LS: I do see some companies actually letting people go in the innovation department because they’re focusing on this gap-filling activity I mentioned earlier. I think that’s a mistake, because you know as soon as those gaps are filled, you’re going to need to shift back to innovation because the treadmill doesn’t stop. It might get pointed in a slightly different direction but advancement and innovation never go away. You’ve got to keep the creativity going because there’s always a tomorrow.
RR: We just announced our second quarter earnings just this morning, our sales in the second quarter is down, 30 percent, as it is for most corporations in the world. But that doesn’t mean our investment is also going down proportionally. So there's some good things happening in terms of R&D investment, which is really trying to drive that primary organic growth through technological innovation. But the other piece that we’re looking at is we’re trying to manage the capex in a clever way so that we can play some bets in the right way. These are some of the dynamics getting played out in a company like ours and in all of your companies as well.
Q: How will business look different in 2021?
RR: Working from home is going to take on a whole different meaning. Speaking from an engineering technology perspective, a laptop is not sufficient for them. They need more powerful computers to do the heavy-duty engineering technology — modeling simulation and all those things. How do we make sure that they get the right tools for the trade, so that they are equally effective, they're productive and they're having a nice, fulfilling career?
RK: There’ll be less travel. In the past, if you were going to go see a customer, even for a one-hour visit, you jumped on a plane. You spent money on a hotel, you rented a car, all for [a one-hour meeting]. I think we’ve learned through this whole pandemic that hey, maybe that video conference isn’t so bad. And I can do three of them in a day, versus one. I mean, yeah, we all get “Zoom fatigue,” but it’s still not that bad. If you’re tired at the end of the day, you walk in the other room to your bed, not go to a hotel and try to get comfortable. Your day’s over. So I think that’s a big win for employees and companies.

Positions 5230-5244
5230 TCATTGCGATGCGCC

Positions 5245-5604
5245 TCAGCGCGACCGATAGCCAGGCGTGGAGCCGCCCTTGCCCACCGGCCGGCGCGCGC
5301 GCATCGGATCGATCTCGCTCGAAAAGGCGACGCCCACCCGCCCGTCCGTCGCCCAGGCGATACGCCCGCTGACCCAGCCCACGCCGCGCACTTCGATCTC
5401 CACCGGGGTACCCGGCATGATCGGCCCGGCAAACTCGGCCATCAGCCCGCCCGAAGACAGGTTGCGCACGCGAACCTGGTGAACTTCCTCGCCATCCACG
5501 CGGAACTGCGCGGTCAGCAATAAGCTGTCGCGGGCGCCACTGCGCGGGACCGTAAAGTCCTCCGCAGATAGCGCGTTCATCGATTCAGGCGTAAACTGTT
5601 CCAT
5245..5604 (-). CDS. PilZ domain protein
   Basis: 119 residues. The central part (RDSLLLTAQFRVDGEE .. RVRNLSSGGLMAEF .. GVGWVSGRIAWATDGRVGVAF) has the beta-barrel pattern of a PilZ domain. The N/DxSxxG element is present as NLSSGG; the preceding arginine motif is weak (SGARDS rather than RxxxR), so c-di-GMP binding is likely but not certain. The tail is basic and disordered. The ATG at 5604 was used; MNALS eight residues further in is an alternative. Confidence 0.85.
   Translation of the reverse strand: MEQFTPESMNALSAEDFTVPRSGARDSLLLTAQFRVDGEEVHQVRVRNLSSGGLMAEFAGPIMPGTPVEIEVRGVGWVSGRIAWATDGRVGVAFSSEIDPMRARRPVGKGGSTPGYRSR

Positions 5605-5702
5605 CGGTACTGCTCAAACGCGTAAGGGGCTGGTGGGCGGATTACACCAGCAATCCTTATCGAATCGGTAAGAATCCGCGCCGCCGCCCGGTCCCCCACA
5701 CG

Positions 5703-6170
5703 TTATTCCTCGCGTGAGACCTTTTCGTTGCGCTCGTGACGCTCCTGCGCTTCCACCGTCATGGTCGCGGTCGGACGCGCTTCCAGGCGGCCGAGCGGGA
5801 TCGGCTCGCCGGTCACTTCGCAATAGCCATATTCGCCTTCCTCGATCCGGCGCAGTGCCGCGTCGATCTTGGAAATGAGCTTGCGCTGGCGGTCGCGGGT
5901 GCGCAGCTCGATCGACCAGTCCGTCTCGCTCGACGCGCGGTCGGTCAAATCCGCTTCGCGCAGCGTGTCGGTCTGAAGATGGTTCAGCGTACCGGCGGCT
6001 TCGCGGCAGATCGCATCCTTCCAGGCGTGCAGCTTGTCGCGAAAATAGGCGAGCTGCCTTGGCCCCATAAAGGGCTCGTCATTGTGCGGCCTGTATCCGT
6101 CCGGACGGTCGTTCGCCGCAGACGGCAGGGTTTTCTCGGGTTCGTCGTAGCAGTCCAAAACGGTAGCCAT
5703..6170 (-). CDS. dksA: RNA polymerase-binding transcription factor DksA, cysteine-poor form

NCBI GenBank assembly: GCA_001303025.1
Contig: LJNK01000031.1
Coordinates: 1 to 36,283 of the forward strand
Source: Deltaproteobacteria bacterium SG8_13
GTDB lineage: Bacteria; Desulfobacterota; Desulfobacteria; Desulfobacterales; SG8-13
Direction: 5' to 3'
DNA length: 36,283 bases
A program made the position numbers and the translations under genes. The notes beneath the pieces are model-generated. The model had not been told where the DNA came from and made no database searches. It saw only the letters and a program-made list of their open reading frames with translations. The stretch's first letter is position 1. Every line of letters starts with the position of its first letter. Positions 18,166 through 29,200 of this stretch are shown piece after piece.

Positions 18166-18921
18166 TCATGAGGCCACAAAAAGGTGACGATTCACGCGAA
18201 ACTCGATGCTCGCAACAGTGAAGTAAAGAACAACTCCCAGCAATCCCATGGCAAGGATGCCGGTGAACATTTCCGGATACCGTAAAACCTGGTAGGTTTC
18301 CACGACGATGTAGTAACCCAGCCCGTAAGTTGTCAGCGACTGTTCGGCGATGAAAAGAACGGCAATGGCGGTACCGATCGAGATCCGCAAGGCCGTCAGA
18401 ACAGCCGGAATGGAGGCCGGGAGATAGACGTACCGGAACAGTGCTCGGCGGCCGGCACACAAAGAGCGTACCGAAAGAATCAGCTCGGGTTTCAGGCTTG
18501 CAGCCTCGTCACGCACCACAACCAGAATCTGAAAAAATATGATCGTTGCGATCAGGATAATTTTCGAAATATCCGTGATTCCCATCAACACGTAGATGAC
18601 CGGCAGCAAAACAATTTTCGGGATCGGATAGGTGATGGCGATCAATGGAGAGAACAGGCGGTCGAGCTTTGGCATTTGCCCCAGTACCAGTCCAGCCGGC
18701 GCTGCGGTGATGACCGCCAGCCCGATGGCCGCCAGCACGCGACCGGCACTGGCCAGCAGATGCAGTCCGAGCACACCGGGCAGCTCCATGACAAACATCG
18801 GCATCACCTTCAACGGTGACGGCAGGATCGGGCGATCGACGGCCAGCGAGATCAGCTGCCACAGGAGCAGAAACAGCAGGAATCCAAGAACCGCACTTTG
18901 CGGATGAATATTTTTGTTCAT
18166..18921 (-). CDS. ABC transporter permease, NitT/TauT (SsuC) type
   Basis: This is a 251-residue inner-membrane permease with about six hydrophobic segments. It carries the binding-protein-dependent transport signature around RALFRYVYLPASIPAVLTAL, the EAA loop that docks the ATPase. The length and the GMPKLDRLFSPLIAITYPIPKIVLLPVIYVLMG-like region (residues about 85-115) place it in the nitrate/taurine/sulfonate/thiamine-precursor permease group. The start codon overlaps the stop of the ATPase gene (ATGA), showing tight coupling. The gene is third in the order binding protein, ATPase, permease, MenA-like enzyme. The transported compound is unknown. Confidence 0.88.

Q for Leslie: It’s 2030. What’s different, what’s the same?
One of the things that’s most important about the COVID moment is the drive towards digitization that's happening. There are Japanese companies that are creating robots to stock shelves, not because they want to drive people out of the workforce, but they want to reduce the number of people that need to be exposed to things that are dangerous now.
We’re going to be actually moving away from these devices like the phones and even possibly laptops. You’re going be much more integrated with your environment, with your voice and your gestures. The way that we interface with computers in particular is going to be completely different than today.
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Nottingham Spirk is an established leader in disruptive innovation, partnering with companies to create thriving new business innovations that propel economic growth. Since 1972, the privately owned company has served as a beacon of innovation for organizations pursuing uncharted territory to accelerate growth and improve life experiences. Learn more about Nottingham Spirk’s expertise with disruptive product innovation, as well as our innovation approach.